The only item in my household that is in short supply is money!
    Remember, no one likes to be behind the big truck, but that's better than being under it!

  6. #15
    Join Date
    Feb 2011
    Boston, Mass.

    Default Re: Strategy/advice for materials.

    Whenever I go to a winter trade show like Marlboro or Somerset I always check out the booths for exhibitors selling overstock or show specials, and I always come away with something good for less money than I would have paid elsewhere.

    (The question is, though, whether I ever would have wanted or used it otherwise. Often the answer is no. So there's that. But at least I am far better stocked than I would have been.)

  7. #16

    Default Re: Strategy/advice for materials.

    I have two strategies depending the materials and the flies.

    Basically you split the flies into two categories. The first are flies that are standards and that you will be tying for the rest of your life. For nymphs/wets/streamers they would be pheasant tail nymphs, hare's ears, wooly buggers, muddlers, etc. For dries they would parachute adams, sparkle duns, elk hair caddis, X caddis, etc.

    For these flies you I the materials in bulk. Whenever I find great hackle, or hair, or feathers, or marabou, etc for these flies at a good price, I buy it.

    The second category are new flies and new materials that I want to try. These materials I buy just to try the flies. Then they may become standards. If the flies become winners, then I stock up on the materials for those flies.


    "Discovery consists of seeing what everybody has seen and thinking what nobody has thought"..........Szent-Gyorgy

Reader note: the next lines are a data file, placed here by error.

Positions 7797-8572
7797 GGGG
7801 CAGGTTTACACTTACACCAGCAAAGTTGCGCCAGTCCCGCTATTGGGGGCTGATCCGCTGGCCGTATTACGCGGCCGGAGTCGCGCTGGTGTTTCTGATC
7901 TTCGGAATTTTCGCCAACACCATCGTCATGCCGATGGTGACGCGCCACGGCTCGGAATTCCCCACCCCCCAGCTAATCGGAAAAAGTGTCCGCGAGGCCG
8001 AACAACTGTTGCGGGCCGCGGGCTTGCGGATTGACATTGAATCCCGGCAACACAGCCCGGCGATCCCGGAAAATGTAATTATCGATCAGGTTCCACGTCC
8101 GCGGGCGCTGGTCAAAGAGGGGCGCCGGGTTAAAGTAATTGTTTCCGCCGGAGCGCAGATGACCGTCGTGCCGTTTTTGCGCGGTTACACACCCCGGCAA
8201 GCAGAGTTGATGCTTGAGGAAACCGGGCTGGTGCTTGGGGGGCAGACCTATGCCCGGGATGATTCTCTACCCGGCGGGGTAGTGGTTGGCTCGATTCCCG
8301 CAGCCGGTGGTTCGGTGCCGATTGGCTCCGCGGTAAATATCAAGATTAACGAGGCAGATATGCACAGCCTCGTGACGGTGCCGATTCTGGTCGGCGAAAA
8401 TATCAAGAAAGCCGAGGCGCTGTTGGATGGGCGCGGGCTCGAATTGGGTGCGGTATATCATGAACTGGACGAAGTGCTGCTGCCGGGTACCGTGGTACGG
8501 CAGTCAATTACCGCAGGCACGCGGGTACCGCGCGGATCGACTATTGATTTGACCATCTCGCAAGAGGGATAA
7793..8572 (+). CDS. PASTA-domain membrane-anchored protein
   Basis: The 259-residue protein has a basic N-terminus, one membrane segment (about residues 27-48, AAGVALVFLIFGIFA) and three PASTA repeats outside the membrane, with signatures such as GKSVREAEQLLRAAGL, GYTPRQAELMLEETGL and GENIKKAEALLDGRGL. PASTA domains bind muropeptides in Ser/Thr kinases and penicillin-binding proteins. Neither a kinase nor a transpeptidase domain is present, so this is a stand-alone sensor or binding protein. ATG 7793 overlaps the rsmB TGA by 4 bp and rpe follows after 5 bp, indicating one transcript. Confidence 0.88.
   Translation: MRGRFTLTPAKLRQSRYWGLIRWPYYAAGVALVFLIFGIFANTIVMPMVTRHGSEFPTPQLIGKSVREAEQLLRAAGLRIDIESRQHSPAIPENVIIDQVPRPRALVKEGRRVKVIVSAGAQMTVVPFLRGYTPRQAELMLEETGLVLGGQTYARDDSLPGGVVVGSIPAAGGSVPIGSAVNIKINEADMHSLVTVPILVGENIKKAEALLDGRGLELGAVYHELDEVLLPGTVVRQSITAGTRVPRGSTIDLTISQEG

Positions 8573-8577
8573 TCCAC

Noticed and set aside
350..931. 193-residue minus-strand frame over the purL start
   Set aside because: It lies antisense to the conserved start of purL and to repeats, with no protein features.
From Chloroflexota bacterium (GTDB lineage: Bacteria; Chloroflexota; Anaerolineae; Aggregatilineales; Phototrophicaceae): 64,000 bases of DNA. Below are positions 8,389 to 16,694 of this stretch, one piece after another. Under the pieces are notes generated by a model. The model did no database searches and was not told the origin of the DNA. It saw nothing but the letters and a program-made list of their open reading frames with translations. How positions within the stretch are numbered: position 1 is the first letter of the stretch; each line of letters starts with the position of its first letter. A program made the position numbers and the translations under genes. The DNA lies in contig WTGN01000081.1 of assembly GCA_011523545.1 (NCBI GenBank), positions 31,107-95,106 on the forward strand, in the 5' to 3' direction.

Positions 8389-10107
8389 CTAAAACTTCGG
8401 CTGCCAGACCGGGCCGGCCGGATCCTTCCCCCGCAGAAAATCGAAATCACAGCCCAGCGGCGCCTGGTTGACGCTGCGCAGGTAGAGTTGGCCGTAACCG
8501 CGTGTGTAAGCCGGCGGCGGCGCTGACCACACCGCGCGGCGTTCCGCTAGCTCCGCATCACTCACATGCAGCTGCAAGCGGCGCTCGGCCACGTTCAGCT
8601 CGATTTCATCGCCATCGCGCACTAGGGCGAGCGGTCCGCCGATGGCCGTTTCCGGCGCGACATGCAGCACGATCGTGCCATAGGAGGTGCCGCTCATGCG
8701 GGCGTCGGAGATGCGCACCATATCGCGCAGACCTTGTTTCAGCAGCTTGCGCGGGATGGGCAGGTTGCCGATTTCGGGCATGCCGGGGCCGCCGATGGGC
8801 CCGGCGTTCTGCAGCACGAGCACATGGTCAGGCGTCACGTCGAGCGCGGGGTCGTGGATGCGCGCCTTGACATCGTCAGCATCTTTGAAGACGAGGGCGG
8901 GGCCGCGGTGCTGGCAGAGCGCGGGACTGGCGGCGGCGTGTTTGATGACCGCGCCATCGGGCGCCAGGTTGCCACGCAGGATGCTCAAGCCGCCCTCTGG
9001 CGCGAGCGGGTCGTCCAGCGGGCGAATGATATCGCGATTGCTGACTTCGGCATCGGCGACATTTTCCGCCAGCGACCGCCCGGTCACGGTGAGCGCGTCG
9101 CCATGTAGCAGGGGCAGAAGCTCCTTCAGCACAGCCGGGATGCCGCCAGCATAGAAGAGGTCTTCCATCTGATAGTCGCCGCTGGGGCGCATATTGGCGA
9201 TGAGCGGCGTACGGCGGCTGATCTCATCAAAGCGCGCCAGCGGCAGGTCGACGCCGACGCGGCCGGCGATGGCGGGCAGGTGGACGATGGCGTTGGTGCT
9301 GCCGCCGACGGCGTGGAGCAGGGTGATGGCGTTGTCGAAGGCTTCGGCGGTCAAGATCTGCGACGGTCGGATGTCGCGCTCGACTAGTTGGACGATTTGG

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  9. #17
    Join Date
    Jan 2013
    Chicoutimi, Quebec, Canada

    Default Re: Strategy/advice for materials.

    Quote Originally Posted by brucerducer View Post
    Hey there JokeandColor.

    (1) One strategy is to prepare a supply of Dubbing Materials, and that is where you can be very creative by using a blender to mix materials you acquire from creative sources.

    (2) Feathers are going to be among the priciest of the materials you acquire.
    If you intend to work on Dry Flies, you need to prepare for that.

    (3) Fly Shops are not the only place where you can find materials.
    Materials in all kinds of colors, and textures can be found.
    For example, you can start checking out the Beauty Section of any Box Store or Pharmacy.

    (4)The Wedding Section of a Hobby Lobby can provide some interesting discoveries.

    (5) Thrift Stores can be a real treasure trove if you know what to look for.

    One of the pleasures of tying is the creative acquisition of materials, and you can lower your initial costs by steering away from tying a pattern that requires the most expensive of components.

    Another good place to look for exotic feathers and maybe even hair is in the gift shop at the zoo. Most of the zoos that I have visited sold feathers that were picked up by the zoo keepers.